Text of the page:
Since early on, I’ve always wanted to pursue something to do with Art. I struggled for a long time to figure out what that focus in art would be. I dabbled in many mediums within art, drawing, painting, even graffiti. I started to focus my attention on graphic design in High School. I would make my friend’s bands flyers and work on their websites. For a while, I thought graphic design was the direction I would pursue. It wasn’t until I got my first DSLR that my path would change. My good friend Gabriel Valentin (currently in the band Digital Lizards of Doom) asked me to shoot his band’s upcoming show. I think this was like 2006 or 2007. At that point, I was highly focused on photography. I went to college for photography at California State University of Sacramento to learn more. At this point, I still didn’t know that this would be my career. I just wanted to nerd out more with photography. I don’t think it became clear to me until my senior year when I took a class with my professor Nigel Poor (who is currently co-host of Ear Hustle), where she really questioned my own abilities and creativity. I pushed myself to create something substantial. Read more>>

Michael Lopez | Photographer & Artist

I pursued an artistic career because art saved my life. When I was eleven years old my mental health began to decline. I was getting bullied a lot and I didn’t have a lot of friends, and for the longest time I was just the weird kid who didn’t talk much. Flash forward a couple of years I had just moved to Hawaii with my dad to get more sunshine and see the best medical doctors the military had to offer. I met my best friend Emma and that’s when my art career really took off. I was gifted my first camera and Emma made me swear that instead of hurting myself when I felt emotions I would take photos instead to express them. All the good emotion pictures I hung up on my walls and all the negative emotion pictures we’d save in a box and burn them at our next bonfire. Ever since I began using photography as a positive coping mechanism I have flourished mentally. I also was diagnosed as high functioning Aspergers when I was in high school (which explained so much to me and my parents about why appropriate social interaction was so difficult for me) and I now have learned to use photography to be more social and make friends and burst out of my comfort zone. Read more>>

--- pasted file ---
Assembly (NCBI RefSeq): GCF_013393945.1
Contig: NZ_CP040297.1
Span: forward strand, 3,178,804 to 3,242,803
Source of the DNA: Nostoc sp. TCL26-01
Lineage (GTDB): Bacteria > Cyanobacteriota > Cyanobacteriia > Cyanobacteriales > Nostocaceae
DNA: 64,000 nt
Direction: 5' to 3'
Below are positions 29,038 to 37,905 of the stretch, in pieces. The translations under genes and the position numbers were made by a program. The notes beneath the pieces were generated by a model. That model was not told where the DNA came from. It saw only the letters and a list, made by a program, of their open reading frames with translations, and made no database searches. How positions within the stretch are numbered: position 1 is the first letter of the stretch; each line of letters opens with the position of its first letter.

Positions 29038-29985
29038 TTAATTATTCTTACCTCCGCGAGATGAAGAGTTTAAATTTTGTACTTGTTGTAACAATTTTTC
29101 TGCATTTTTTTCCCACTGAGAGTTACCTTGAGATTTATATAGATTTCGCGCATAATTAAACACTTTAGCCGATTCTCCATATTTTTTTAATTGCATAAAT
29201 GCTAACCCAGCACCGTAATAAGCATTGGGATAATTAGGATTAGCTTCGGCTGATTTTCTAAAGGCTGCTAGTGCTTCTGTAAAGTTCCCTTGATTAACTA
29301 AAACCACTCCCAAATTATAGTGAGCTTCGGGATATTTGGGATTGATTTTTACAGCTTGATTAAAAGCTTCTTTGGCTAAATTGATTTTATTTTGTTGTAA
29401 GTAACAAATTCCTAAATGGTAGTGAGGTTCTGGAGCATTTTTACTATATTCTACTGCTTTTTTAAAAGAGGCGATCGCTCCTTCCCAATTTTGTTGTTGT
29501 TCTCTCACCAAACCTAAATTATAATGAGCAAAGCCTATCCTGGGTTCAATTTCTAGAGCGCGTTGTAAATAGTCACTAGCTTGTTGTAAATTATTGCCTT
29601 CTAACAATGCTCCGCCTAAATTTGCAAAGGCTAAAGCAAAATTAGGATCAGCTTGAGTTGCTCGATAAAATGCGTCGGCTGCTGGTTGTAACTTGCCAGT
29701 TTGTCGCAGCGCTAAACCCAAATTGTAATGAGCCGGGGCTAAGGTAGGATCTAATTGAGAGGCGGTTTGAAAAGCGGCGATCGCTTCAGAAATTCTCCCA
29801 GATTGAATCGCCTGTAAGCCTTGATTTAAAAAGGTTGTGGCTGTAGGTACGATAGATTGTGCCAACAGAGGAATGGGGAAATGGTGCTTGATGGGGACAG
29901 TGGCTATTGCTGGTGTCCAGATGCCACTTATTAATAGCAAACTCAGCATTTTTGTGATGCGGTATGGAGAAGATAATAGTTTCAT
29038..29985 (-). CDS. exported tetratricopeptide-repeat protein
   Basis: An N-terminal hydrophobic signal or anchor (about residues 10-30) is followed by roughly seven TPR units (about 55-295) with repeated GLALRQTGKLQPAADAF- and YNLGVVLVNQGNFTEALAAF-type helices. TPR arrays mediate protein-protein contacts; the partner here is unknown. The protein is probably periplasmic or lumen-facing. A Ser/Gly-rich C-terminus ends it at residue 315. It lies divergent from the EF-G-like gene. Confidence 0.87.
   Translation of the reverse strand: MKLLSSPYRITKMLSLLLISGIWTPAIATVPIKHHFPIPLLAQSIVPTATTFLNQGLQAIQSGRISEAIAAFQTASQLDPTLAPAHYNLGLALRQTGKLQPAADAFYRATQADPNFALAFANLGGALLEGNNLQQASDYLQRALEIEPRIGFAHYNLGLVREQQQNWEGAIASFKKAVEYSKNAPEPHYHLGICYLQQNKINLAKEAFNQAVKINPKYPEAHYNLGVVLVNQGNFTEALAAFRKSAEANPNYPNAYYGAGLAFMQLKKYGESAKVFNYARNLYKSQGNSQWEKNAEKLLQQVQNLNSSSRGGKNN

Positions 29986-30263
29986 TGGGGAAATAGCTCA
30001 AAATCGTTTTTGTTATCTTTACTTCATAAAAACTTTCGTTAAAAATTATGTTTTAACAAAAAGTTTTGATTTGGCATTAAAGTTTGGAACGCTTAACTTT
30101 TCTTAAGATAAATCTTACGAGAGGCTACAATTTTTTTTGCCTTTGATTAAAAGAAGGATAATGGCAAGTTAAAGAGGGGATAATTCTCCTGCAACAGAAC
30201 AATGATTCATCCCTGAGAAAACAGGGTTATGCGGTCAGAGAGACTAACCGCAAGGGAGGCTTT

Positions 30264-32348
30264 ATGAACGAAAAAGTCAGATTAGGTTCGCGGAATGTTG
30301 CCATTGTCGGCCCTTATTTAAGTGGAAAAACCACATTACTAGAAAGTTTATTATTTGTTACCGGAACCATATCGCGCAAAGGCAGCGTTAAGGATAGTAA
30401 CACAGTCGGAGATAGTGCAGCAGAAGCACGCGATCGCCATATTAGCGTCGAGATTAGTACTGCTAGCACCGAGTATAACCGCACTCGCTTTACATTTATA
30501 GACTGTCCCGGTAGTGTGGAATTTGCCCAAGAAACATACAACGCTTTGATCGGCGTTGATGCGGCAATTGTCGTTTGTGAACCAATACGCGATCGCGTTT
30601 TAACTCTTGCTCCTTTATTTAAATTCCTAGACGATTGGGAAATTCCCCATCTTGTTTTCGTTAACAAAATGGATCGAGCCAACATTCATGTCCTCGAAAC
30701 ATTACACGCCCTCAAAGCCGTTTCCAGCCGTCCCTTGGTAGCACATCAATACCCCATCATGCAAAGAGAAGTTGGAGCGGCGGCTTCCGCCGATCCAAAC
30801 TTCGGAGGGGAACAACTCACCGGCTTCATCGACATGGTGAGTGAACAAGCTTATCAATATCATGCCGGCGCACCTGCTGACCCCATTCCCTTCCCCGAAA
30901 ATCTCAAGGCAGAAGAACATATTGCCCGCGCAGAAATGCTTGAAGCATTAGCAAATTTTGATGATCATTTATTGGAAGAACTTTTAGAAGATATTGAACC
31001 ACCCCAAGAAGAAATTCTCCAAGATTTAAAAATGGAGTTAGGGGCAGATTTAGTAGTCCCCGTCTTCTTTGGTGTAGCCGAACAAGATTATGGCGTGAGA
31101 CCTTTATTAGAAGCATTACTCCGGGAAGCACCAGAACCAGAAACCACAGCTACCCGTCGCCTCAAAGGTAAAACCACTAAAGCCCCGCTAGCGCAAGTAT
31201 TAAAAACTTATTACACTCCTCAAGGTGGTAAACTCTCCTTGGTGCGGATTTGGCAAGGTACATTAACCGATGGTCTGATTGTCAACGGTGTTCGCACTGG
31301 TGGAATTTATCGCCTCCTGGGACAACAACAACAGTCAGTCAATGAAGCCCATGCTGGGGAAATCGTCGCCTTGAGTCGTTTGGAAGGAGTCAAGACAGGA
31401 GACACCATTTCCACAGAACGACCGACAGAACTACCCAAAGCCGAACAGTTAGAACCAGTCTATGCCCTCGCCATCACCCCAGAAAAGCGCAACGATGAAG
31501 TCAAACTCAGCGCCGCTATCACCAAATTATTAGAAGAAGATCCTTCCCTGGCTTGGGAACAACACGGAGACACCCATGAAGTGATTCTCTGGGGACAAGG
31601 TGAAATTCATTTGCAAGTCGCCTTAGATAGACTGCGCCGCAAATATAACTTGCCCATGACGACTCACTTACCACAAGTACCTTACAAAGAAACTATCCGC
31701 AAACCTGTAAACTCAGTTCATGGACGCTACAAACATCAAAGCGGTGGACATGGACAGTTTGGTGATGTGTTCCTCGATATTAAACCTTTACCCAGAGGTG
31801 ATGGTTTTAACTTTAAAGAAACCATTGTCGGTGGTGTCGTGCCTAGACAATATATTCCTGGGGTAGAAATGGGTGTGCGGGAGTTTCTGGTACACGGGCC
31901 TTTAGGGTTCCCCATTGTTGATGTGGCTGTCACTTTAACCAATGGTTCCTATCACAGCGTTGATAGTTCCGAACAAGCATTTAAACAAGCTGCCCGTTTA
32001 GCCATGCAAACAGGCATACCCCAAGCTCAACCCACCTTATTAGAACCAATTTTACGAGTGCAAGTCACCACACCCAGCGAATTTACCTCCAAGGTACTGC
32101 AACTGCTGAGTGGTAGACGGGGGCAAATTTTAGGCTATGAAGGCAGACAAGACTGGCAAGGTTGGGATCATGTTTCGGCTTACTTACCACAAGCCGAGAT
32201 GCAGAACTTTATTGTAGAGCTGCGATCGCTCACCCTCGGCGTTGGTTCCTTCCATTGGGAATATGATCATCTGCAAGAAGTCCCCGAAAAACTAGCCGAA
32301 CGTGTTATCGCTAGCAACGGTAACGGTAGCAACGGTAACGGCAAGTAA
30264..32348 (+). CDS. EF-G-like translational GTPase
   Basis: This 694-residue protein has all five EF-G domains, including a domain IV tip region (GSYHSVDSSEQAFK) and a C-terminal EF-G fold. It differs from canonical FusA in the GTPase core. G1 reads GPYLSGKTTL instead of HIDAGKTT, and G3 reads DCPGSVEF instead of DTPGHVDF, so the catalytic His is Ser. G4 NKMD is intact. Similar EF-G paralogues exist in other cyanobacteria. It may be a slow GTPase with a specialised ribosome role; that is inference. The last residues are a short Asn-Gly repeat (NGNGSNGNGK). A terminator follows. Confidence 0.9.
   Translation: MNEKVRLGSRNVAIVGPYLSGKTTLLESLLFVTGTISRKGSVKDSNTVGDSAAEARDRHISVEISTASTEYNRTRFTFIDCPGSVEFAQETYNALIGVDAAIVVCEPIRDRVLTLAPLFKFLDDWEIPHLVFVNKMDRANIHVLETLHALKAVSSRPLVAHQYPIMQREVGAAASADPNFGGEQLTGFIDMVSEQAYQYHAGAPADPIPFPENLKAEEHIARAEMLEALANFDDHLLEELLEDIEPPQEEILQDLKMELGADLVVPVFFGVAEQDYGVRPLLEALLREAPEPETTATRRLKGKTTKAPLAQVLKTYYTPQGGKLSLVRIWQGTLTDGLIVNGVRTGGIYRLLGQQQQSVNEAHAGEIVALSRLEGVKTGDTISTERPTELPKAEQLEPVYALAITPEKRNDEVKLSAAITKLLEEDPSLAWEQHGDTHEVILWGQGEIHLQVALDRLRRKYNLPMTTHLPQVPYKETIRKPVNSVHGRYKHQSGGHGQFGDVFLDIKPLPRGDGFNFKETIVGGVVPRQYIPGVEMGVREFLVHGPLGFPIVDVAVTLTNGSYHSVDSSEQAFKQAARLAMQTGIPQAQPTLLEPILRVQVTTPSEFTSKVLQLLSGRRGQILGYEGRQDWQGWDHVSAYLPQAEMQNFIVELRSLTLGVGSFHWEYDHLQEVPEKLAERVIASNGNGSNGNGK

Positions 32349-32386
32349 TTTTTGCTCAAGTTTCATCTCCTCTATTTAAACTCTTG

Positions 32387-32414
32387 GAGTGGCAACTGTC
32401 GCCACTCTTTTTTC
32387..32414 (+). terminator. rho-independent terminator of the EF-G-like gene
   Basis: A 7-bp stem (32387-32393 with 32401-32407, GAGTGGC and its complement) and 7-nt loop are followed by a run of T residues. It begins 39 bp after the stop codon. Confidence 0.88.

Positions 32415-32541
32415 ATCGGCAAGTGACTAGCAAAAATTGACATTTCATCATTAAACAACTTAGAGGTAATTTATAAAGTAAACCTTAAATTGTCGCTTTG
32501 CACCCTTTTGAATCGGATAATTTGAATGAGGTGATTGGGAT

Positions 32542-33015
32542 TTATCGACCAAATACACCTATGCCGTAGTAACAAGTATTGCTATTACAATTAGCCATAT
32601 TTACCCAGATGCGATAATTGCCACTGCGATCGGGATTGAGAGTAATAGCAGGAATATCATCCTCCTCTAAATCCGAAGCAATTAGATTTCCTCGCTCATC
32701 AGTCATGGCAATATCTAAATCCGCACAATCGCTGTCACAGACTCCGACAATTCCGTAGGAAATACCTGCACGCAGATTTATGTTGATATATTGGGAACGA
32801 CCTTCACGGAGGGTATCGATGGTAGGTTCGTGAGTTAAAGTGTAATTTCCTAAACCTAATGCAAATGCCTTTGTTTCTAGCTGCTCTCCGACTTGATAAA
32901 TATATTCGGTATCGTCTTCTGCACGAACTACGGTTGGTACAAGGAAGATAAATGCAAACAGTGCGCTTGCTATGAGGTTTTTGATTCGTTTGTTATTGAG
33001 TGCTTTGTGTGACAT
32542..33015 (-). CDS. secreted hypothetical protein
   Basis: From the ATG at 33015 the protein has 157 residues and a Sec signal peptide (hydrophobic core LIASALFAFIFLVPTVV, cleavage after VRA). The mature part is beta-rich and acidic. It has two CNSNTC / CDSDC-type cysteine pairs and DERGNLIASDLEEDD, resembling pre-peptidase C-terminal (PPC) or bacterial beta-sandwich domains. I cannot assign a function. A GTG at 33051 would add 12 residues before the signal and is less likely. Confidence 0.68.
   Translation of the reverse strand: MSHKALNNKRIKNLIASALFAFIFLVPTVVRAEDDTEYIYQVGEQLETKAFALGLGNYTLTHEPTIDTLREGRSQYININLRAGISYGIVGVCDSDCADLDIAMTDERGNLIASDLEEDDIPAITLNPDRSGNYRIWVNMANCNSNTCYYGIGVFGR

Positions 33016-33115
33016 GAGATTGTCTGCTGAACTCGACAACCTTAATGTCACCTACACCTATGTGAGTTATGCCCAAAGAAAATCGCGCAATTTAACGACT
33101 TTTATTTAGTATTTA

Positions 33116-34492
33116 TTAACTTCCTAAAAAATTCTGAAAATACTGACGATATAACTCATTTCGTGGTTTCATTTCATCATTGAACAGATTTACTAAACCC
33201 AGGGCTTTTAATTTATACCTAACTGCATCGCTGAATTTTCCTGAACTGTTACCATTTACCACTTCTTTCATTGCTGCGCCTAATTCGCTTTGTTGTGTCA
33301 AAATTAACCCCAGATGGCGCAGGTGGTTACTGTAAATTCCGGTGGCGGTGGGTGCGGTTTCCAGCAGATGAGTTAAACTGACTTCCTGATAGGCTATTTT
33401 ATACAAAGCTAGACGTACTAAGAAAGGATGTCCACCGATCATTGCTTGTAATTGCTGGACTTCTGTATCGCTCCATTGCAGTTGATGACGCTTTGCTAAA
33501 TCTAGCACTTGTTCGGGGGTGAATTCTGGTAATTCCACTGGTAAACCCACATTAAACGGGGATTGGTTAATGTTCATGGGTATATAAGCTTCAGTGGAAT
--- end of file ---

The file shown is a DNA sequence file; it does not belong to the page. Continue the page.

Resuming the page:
Ian Logue | Musician & Songwriter

I’ve worked in lots of different industries over the years and have had multiple careers. My last career was as a structural inspector, great pay, great hours, relatively easy work, but it didn’t fulfill me and I found myself absolutely mentally drained by the end of the work week. I knew that the only thing that would keep me sane over the long haul would be to take the leap and try to make it work with a career as a musician. I’ve yet to achieve the kind of financial stability from my music that I would need to actually call it my career but I’ve certainly made steps in that direction, and the pursuit is most of the fun anyway. Read more>>

Vika S. Hernandez | Dance Artist & Alchemist

I believe every person is a creative being and we all have the ability to create beauty in our lives. After pursuing many different kinds of work, I realized that feeding my creative energy and dancing provided the most happiness and soulful nourishment. As an artist, I am always learning new things, challenging myself to dig deeper and create with purpose. I love that I have the opportunity to tell my own story and connect with other people in meaningful and uplifting ways. My art is my medicine. Read more>>

Stephen Bay | Fine Art Photography

I actually didn’t, at least not at first. I spent many years studying Engineering in college and after I got my degree I doubled down and did graduate work in computer science and machine learning. This is what brought me to Southern California — I spent four years at UC Irvine completing my doctorate degree. However, while I was enrolled I picked up a camera and started photographing. Initially it was just things I saw when I was out hiking or traveling for conferences. It was a great diversion and stress reliever. I continued photographing after I graduated and started working in Silicon Valley. After a while I realized I didn’t enjoy the corporate life and ended up switching my career to photography. It wasn’t an easy change or something I did lightly. I spent years doing photography part time before I had the courage to act. Read more>>